Ronald Reagan Presidential Library Website:


Wednesday, May 17

Morning - Most flights to the West Coast arrive in the morning.  Shuttle transportation to the Grand Vista Hotel will be provided from Burbank Airport (35 miles) and from Los Angeles International Airport/LAX (45 miles). 

1:00-2:00 pm - Lunch and tour of KVOH/KWSV studios
2:00-5:00 pm - Conference Sessions (including an afternoon break)
Evening - Dinner in a local restaurant

Thursday, May 18

8:00-9:00 am - NASB Business and Board Meetings
9:00-10:45 am - Conference Sessions
10:45-11:00 am - Coffee Break
11:00 am-2:00 pm - Tour to KVOH transmitter site (morning broadcast to Latin America ends at 12:00 noon).  
Lunch will be at a local restaurant.
2:00-3:30 pm - Conference Sessions3:30-3:45 pm - Afternoon Coffee Break
3:45-5:00 pm - Conference Sessions and Closing
Evening - Possible local event

Friday, May 19

9:00 am-4:00 pm - Visit to Ronald Reagan Presidential Library and Museum, including lunch.  The library is 5 miles/15 minutes by car from the hotel.  Transportation will be provided, but attendees must pay the entrance fee ($16.00) and for their lunch.
Evening - Dinner at a local restaurant

Saturday, May 20

Early Morning - Transfers to airports for flights home

Saturday, October 29, 2016

VOACAP for Brasilia test

Hello Cuba and the Caribbean! Looks like even some of CONUS gets this one. Brother Rafael sends details:

"We assembled the pre-amplifier and the final amp is a ham-amplifier
RM-Italy HLA 305. The modulator is USRP/Spark.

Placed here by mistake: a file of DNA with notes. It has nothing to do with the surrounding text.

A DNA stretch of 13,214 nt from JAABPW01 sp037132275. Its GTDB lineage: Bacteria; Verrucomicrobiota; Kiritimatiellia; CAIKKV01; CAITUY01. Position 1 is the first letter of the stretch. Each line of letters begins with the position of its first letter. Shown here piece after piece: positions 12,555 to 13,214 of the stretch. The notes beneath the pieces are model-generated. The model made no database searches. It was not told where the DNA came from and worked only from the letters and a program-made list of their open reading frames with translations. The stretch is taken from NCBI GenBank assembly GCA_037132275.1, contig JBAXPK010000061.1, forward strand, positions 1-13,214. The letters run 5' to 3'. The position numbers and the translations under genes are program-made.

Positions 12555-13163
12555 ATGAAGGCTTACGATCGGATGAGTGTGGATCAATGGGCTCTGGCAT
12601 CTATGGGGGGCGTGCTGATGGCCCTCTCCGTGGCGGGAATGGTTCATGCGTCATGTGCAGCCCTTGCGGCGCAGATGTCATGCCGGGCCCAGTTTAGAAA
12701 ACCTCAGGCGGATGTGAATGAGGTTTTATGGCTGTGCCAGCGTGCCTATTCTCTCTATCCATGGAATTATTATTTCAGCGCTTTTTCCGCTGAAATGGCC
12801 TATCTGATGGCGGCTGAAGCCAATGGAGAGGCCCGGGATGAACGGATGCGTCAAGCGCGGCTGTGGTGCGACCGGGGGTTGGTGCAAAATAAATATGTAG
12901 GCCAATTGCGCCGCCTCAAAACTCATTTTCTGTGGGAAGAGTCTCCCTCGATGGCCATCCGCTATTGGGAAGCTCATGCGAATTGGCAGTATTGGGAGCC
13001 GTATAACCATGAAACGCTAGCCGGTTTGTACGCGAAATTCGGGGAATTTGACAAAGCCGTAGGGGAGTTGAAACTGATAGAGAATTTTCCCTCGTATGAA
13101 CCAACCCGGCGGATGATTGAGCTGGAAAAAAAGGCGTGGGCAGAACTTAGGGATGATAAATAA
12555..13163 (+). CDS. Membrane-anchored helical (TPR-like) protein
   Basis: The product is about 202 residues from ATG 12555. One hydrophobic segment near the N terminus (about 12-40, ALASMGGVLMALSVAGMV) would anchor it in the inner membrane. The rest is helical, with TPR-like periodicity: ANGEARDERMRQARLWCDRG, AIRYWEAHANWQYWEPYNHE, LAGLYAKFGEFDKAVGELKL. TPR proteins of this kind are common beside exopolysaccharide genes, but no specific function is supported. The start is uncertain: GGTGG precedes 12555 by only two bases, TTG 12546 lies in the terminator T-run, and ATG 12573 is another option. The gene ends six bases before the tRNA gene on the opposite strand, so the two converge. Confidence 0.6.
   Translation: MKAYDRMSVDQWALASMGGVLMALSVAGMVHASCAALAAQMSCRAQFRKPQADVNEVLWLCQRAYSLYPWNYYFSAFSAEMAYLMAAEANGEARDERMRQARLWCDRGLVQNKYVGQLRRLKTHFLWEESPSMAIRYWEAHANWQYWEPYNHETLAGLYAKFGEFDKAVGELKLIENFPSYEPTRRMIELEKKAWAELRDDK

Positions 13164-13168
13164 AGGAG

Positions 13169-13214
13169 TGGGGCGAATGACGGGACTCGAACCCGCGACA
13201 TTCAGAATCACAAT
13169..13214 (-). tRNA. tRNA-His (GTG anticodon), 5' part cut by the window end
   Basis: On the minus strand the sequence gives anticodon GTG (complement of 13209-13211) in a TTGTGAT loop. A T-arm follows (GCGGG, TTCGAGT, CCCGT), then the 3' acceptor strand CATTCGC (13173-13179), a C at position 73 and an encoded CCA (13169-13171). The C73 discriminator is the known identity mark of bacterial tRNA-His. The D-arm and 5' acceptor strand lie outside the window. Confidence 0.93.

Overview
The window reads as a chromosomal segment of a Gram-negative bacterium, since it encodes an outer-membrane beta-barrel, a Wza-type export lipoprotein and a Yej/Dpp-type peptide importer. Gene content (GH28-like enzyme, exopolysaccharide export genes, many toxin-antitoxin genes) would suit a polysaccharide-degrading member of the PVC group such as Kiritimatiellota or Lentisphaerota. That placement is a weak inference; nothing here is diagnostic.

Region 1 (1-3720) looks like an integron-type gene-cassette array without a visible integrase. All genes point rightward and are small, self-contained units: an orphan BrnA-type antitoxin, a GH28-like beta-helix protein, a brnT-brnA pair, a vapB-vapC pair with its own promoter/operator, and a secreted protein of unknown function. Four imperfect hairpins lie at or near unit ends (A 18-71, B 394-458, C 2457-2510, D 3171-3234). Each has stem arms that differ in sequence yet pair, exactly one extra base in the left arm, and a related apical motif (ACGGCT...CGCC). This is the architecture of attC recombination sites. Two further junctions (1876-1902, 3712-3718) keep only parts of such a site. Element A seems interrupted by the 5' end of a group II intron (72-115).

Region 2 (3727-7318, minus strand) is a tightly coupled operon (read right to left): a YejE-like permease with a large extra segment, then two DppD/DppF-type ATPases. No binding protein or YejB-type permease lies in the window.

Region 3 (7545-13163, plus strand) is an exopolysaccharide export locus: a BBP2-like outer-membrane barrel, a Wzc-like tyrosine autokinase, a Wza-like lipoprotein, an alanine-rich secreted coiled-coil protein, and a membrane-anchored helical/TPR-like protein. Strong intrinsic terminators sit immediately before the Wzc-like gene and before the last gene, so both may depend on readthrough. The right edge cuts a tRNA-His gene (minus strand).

Here in Brazil people could hear small audio hiccups in Rio de Janeiro
(about 1000km away) with the antenna beamed to south.
HR 4/4/0.5, 7db of gain, 312 degrees, 150W "

So, none other than Brother Zyg to the rescue with a VOACAP.

I must say, time and time again I am impressed by the International nature of our hobby. In a time of civil wars, refugees and "building walls", I am humbled by the DRM and Shortwave communities. There is HOPE, my friends. I'm tempted to sing Kumbaya, but I will resist.

Sunday, October 23, 2016

VOACAP for Caribbean DRM test

Thanks to  DRM Brother Zyg for this VOACAP for the upcoming CBU aimed test.

Tuesday, October 18, 2016

DRMNA Exclusive - Interview with Mike of PantronX, maker of the Titus II

Loyal DRMNA readers... Here is an up-to-the-minute interview with Mike of PantronX. What you are reading is an Internet Exclusive! I am really enthusiastic about the Titus II and this interview does nothing to diminish that!

Mike, please give us brief background about yourself and PantronX: